Curtain Up: Classic Dance & Classical Music

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LAC 2Fizzing with romance and a flair for the dramatic, March pops the cork next week on a pair of must-see arts events.

Promising to enchant the senses while celebrating masters of classics both centuries-old and perfectly modern, two of Orange County’s favorite venues welcome in the month with stellar style.

Segerstrom Center for the Art’s International Dance Series will present the much anticipated American premiere of Les Ballets de Monte-Carlo’s “LAC,” Choreographer-Director Jean-Christophe Maillot’s visceral re-imagining of “Swan Lake” in Segerstrom Hall March 7-9, while Pacific Symphony’s Classical Series continues in the Renée and Henry Segerstrom Concert Hall with an aural buffet of nineteenth-century France’s impressionist composers featuring Ravel’s Piano Concerto March 6-8.

Following the unforgettable artistry of last fall’s “Diana Vishneva: On the Edge” and the American premiere earlier this month of Hamburg Ballett’s powerful yet poignant “Liliom,” the Center’s dance series is set to wow audiences once again with Maillot’s “LAC.”

The award-winning choreographer accepted the directorship of Les Ballets de Monte-Carlo more than two decades ago, and since then Maillot’s visionary take on both the nature of and future for classical ballet has brought the company much deserved international acclaim.

Les Ballets de Monte-Carlo made its Center debut in 2012 with Maillot’s exquisitely avant-garde take on “Cinderella,” and they return with another thoughtful full-length re-telling of “Swan Lake.”

This famous white swan/black swan saga of spells cast and love lost premiered in Moscow’s Bolshoi Theatre in 1877 and has had many incarnations since. Maillot’s “LAC” melds old withLAC 1 new, partnering Tchaikovsky’s splendid, pulse-pounding music with sleek, elegant costumes and the choreographer’s own unique movement vocabulary.

From feathered hands to whip-quick turns and fluid, lissome lines, this Swan Lake is a virtuosic masterpiece that just may become a twenty-first century classic.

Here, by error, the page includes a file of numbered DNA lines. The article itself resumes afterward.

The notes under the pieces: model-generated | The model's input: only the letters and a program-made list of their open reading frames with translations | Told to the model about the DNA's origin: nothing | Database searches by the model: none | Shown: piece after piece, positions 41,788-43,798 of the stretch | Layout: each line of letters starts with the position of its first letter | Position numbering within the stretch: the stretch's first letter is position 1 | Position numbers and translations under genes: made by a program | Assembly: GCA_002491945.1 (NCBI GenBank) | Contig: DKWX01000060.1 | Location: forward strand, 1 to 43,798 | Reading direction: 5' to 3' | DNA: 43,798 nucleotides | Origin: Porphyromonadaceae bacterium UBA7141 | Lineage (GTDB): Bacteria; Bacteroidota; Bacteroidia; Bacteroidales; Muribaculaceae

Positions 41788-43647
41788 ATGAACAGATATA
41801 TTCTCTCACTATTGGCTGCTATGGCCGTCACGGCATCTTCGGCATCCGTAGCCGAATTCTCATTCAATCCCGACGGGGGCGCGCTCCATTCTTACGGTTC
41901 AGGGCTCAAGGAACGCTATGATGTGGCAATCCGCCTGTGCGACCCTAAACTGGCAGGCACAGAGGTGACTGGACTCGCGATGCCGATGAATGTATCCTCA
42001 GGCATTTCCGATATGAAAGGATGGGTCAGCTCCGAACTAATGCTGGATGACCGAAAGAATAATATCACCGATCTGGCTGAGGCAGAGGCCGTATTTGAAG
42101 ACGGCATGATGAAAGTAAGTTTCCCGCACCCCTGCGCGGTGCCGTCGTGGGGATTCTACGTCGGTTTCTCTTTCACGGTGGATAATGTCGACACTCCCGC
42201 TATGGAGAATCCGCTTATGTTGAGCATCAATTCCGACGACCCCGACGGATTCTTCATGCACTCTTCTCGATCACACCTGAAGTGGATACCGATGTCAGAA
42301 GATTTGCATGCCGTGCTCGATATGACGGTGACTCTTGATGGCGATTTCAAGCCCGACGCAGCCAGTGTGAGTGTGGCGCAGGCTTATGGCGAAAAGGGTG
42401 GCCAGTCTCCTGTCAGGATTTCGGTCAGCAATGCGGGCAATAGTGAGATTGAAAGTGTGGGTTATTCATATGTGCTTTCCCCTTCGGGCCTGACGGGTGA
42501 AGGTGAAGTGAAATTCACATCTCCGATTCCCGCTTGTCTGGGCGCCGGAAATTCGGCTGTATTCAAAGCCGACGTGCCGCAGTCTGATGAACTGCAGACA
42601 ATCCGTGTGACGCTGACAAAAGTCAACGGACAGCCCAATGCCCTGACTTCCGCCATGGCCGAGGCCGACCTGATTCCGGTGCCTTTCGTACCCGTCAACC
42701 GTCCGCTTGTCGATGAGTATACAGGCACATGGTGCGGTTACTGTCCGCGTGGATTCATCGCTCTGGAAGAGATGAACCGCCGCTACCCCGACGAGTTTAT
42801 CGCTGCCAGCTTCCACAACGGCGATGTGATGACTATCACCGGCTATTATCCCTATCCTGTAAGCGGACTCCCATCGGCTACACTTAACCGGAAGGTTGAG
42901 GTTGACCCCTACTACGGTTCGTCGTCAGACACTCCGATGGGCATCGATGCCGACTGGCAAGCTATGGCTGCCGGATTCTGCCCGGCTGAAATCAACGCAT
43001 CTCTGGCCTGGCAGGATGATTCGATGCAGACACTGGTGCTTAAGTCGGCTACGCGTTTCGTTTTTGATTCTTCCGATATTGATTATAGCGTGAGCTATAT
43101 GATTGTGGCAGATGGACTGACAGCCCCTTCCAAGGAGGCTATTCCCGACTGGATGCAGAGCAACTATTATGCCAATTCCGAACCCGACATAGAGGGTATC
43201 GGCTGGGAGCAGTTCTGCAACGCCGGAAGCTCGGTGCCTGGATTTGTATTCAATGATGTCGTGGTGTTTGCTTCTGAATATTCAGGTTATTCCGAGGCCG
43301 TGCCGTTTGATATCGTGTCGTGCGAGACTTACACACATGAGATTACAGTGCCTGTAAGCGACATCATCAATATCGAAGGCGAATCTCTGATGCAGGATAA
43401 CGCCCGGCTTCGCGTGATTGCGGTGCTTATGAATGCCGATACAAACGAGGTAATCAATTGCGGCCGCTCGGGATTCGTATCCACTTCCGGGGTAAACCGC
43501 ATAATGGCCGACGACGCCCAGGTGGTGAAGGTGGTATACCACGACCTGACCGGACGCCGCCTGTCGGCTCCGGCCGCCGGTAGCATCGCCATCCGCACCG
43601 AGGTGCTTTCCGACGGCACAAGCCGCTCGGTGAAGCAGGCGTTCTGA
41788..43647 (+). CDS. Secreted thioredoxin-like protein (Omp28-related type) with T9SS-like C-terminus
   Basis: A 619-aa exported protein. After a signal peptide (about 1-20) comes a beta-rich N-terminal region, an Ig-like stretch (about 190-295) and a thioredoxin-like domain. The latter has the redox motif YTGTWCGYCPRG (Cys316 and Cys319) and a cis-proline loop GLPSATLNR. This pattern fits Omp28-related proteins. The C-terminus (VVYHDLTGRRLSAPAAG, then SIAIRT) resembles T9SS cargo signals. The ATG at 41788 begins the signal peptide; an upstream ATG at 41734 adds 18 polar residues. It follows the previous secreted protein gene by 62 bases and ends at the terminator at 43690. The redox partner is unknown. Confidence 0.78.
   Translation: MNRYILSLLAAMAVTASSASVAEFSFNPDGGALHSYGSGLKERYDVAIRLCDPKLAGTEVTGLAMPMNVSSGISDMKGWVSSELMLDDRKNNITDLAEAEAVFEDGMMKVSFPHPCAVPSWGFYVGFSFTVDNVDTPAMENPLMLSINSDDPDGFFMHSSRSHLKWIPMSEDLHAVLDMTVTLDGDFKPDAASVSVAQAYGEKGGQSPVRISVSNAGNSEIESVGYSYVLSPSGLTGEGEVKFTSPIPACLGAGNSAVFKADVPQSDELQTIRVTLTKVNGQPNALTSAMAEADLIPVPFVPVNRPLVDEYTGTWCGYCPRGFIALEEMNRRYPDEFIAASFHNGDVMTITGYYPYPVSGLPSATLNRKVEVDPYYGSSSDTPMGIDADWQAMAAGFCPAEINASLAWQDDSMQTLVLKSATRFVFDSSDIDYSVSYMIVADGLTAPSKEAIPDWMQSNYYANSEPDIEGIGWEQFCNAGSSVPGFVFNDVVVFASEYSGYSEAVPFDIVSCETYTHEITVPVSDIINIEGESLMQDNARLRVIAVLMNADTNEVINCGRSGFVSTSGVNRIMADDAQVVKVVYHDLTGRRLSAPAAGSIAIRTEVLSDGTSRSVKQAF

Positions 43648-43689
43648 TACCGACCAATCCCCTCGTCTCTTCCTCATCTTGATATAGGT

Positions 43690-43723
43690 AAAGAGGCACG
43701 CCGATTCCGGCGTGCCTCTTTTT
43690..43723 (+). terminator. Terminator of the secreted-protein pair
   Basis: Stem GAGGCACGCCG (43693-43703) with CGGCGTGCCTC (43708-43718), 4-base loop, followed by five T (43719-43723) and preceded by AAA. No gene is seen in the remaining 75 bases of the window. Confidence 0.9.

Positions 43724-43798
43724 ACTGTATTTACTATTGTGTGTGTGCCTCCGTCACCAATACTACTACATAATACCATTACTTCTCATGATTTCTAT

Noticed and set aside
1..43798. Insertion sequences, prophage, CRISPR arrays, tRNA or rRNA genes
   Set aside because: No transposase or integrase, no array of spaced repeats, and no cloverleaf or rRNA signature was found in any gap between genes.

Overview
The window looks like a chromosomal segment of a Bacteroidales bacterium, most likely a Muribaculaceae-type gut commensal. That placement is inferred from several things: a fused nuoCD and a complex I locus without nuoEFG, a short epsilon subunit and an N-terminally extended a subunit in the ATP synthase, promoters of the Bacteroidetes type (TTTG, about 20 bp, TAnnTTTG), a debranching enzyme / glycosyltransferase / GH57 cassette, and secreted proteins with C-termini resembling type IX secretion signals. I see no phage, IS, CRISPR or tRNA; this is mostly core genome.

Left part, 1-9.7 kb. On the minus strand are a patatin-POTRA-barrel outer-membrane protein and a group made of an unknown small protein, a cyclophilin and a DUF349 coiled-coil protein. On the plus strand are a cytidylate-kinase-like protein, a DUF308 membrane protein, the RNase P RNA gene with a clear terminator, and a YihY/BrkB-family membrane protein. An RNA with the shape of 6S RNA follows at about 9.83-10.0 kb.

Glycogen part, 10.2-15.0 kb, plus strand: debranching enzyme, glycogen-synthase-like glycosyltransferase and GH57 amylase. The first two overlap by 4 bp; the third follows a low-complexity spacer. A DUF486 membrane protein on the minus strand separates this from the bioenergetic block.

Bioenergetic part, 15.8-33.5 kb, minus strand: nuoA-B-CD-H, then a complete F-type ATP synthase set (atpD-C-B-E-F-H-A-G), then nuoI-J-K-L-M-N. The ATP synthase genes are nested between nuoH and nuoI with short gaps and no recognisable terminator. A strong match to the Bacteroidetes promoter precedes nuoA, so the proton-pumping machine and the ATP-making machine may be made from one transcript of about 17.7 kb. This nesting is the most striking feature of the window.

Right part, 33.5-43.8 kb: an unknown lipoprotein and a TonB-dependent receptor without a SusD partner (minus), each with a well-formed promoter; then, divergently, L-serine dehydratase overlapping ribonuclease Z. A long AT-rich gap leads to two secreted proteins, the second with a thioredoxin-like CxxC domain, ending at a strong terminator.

From classicism to romantic impressionism, the nineteenth century saw a new style of composing emerging in France, rife with a lilting energy and unexpected excitements. With “Ravel’s Piano Concerto” Pacific Symphony delves into that time, with a program planned to enthuse and delight.

Under the baton of Swiss guest conductor Thierry Fischer, currently music director of the Utah Symphony Orchestra, the concert opens with Claude Debussy’s ethereal “Prelude to the Afternoon of a Faun.” Inspired by Stéphane Mallarmé’s poem “Afternoon of a Faun,” it was later interpreted by the legendary Vaslav Nijinsky, who not only choreographed a now famous dance to it for Diaghilev’s Ballets Russes but also performed the lead at its Paris debut in 1912.

A beautiful, moody daydream of a piece, Debussy’s “Prelude” is followed by guest artist and French pianist Alexandre Tharaud, stirring things up with Maurice Ravel’s jazzy Piano Concerto in G Major.

Drawing on influences from Mozart to Saint-Saëns, Berlioz brought in element of Spanish folklore, blending Basque and Spanish melodies into a dazzling, multi-faceted musical gem.

The evening concludes with the burst of passion that is Hector Berlioz’s Suite from “Romeo and Juliet.” Whether tutu-wearing or bow-wielding, dramatic, tragic love stories are embodied in both the arts themselves and the artists that create them.

Overcome after attending a performance of Shakespeare’s play, the composer pushed himself to express the characters (and his own) emotions in this master work that delineates universal themes of love uplifted and desire unleashed.

Les Ballets de Monte-Carlo performs “LAC- After Swan Lake” March 7-9 at Segerstrom Center for the Arts. For tickets visit scfta.org or call (714) 556-2787.

Pacific Symphony’s “Ravel’s Piano Concerto” takes place March 6-8 in the Renée and Henry Segerstrom Concert Hall. For tickets call (714) 755-5799 or visit PacificSymphony.org.

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